A win for the Obeids – Fiduciary Duties in Contractual Relationships

In some good news for the Obeid family, the NSWCA upheld an appeal by Moses Obeid and his company Streetscape Projects against the City of Sydney, avoiding any need for divine intervention (see here for the report of Mr Obeid suggesting that maps seized from his brother’s office by ICAC investigators may have been drawn by Jesus Christ).

The City of Sydney developed a ‘Smartpole’, a street pole system that allowed multiple accessories to be easily installed onto a single pole (such as streetlights, CCTV cameras and signage).  Streetscape entered into a licence agreement to exploit the Smartpole technology, with royalties payable to Sydney.

The City successfully sued Streetscape for exploiting the Smartpole technology beyond the limits of the licence agreement.  The primary judge found Streetscape had breached the agreement and went on to hold that Streetscape owed the City fiduciary duties which it breached, and that Mr Obeid was knowingly involved in that breach.

On appeal in Streetscape Projects v City of Sydney [2013] NSWCA 2 the Court rejected the imposition of a fiduciary duty.

The Court stated the following governing principles, drawing on John Alexander’s Clubs v White City Tennis Club (2010) 241 CLR 1:

  1. Fiduciary duties arise in established categories of relationships of trust and confidence (trustee and beneficiary, agent and principal, solicitor and client, etc).
  2. Circumstances outside these recognised categories may also impose an obligation for one party to act in the interests of another.
  3. Although fiduciary duties can be owed between parties to a contract, the duty must conform to the terms of the contract and must be founded in the contract.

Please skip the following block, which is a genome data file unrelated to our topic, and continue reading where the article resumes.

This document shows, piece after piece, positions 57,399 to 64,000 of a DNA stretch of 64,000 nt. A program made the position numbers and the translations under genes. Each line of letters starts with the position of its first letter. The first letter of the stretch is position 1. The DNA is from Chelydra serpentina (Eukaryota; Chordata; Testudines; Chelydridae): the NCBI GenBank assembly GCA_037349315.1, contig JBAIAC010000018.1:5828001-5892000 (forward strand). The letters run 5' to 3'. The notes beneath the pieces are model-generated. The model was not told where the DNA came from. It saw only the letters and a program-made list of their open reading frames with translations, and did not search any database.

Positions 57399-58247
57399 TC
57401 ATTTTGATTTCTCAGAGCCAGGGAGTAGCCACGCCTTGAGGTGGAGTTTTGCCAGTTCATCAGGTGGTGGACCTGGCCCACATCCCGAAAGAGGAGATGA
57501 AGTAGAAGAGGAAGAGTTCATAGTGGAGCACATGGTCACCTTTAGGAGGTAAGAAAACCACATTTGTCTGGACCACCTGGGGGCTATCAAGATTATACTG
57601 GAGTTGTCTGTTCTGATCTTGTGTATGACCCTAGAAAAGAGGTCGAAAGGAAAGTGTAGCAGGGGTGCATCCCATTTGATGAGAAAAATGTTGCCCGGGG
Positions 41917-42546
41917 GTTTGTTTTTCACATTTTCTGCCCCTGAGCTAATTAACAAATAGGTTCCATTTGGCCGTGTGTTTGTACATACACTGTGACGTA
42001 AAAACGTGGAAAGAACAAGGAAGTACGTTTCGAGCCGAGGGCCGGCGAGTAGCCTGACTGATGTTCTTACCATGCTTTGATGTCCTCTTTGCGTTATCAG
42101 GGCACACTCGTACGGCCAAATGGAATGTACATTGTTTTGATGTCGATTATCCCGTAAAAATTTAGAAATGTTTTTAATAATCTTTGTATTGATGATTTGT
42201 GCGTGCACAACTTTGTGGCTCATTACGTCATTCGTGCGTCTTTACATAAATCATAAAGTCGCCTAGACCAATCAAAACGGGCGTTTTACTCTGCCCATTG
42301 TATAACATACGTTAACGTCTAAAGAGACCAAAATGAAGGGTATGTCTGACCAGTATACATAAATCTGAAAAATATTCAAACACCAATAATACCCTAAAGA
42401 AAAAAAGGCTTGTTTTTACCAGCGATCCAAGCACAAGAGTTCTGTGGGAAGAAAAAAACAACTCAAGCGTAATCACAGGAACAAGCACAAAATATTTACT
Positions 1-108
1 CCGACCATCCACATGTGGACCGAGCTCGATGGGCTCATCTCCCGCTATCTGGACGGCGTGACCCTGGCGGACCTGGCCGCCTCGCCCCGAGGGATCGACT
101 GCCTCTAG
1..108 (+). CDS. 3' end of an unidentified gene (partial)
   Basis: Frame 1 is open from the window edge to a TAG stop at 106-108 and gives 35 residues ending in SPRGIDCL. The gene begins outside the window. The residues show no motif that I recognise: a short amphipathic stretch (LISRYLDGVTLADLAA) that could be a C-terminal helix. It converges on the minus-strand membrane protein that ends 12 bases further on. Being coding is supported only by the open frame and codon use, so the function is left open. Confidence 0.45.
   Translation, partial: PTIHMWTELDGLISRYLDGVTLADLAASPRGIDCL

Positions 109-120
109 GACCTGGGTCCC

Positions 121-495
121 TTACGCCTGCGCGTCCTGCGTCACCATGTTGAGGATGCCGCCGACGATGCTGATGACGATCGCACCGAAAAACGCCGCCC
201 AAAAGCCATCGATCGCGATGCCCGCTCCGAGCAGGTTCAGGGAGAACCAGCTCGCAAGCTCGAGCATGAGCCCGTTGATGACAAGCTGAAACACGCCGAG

4. The two types of obligation — contractual and fiduciary — will, in general, co-exist only if and to the extent that the sanctions available for breach of contract (including any implied terms) are insufficient to deal with some possibility of unconscionable conduct to which one party is exposed.

Applying those principles, the appeal had to succeed.

The parties had entered into a detailed written agreement regulating their conduct.  The agreement was between arm’s length commercial parties with no relevant inequality of bargaining position.  The City’s only ‘vulnerability’ was that to which any contracting is subject – to breach by the other party.  Imposing fiduciary obligations was unwarranted and the City had to be content with contractual remedies.

A separate allegation of breach of confidence by Streetscape has been remitted to be re-heard after the primary judge erroneously disallowed pleadings and cross-examination going to the confidentiality of the Smartpole after it was in brought into the public domain.  Mr Obeid is alleged to have been involved in that breach of confidence, and so he is not off the hook yet.


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